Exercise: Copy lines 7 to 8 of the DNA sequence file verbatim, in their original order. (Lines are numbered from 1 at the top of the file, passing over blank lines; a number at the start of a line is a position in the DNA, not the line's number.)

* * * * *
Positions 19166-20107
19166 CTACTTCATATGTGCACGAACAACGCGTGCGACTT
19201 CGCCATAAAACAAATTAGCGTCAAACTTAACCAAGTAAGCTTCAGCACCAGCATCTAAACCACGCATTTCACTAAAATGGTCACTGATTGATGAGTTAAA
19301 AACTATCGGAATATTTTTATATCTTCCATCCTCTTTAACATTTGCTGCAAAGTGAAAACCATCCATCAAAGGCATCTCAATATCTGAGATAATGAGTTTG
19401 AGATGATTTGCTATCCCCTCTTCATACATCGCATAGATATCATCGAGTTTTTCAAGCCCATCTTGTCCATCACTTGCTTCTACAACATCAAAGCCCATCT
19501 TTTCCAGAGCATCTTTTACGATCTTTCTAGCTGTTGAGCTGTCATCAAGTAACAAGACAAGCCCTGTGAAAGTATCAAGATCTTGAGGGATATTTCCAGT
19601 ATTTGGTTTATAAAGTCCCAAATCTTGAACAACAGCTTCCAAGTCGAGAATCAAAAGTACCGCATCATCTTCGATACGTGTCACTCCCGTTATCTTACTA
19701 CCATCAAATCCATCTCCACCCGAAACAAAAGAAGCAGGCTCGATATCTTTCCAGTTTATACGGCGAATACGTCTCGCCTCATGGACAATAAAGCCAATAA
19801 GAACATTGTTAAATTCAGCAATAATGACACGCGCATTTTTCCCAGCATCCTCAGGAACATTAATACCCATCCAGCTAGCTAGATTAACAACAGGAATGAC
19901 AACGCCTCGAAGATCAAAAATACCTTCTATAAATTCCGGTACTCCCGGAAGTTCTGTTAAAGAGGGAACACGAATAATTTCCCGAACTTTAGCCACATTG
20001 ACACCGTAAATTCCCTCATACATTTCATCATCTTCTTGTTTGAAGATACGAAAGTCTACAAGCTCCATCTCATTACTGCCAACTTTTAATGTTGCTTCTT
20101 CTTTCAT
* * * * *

19601 ATTTGGTTTATAAAGTCCCAAATCTTGAACAACAGCTTCCAAGTCGAGAATCAAAAGTACCGCATCATCTTCGATACGTGTCACTCCCGTTATCTTACTA
19701 CCATCAAATCCATCTCCACCCGAAACAAAAGAAGCAGGCTCGATATCTTTCCAGTTTATACGGCGAATACGTCTCGCCTCATGGACAATAAAGCCAATAA